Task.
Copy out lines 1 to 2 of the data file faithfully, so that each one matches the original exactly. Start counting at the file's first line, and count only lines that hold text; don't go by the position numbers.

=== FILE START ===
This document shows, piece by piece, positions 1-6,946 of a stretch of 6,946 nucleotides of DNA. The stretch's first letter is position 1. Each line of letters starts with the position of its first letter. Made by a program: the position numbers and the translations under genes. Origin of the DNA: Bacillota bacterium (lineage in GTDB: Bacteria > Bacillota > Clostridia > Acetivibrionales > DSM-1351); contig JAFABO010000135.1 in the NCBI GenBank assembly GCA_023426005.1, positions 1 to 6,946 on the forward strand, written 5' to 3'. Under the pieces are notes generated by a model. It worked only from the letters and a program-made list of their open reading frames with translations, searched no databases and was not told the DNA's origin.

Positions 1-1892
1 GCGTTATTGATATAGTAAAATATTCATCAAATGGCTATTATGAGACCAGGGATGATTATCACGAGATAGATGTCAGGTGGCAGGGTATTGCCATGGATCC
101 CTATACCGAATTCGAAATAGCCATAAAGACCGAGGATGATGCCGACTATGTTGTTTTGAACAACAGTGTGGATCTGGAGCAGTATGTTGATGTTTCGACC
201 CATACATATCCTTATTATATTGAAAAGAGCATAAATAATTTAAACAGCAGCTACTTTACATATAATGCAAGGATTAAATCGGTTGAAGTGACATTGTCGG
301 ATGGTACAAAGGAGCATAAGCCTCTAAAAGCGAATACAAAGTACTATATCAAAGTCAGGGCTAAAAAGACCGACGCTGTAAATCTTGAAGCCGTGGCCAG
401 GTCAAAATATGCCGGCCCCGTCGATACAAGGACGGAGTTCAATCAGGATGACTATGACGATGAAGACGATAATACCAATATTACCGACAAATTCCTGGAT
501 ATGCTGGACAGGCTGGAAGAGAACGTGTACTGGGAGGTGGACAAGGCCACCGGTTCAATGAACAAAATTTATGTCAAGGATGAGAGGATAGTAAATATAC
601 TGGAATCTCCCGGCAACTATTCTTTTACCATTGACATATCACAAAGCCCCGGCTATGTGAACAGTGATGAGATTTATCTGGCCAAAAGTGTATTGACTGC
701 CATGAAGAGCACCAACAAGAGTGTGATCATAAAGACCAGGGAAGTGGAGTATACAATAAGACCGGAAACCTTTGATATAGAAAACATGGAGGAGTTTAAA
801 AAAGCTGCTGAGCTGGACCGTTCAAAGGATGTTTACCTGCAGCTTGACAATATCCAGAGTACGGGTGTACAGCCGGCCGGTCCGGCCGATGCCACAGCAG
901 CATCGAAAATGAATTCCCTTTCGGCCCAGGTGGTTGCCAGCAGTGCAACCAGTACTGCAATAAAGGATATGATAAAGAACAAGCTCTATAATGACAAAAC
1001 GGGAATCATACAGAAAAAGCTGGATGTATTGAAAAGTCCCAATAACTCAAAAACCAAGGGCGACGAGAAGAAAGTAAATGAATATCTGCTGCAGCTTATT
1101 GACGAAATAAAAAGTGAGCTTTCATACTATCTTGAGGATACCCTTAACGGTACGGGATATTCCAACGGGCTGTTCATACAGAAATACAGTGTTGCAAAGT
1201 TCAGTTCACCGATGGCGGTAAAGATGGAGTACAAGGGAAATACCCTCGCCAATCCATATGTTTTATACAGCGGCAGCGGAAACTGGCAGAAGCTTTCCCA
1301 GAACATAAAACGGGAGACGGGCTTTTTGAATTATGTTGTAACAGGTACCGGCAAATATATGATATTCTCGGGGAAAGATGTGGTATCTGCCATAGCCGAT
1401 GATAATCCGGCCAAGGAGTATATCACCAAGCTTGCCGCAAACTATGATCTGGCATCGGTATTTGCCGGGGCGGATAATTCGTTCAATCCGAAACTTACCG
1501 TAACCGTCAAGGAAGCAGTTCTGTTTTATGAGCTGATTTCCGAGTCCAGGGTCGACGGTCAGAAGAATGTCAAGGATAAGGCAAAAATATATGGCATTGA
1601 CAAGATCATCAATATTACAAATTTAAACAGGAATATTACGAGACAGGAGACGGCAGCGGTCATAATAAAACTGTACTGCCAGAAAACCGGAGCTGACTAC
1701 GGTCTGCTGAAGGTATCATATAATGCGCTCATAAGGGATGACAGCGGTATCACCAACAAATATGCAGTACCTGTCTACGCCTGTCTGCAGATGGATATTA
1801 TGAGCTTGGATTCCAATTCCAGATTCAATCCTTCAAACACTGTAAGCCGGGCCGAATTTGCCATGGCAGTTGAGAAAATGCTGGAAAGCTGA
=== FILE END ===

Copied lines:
This document shows, piece by piece, positions 1-6,946 of a stretch of 6,946 nucleotides of DNA. The stretch's first letter is position 1. Each line of letters starts with the position of its first letter. Made by a program: the position numbers and the translations under genes. Origin of the DNA: Bacillota bacterium (lineage in GTDB: Bacteria > Bacillota > Clostridia > Acetivibrionales > DSM-1351); contig JAFABO010000135.1 in the NCBI GenBank assembly GCA_023426005.1, positions 1 to 6,946 on the forward strand, written 5' to 3'. Under the pieces are notes generated by a model. It worked only from the letters and a program-made list of their open reading frames with translations, searched no databases and was not told the DNA's origin.

Positions 1-1892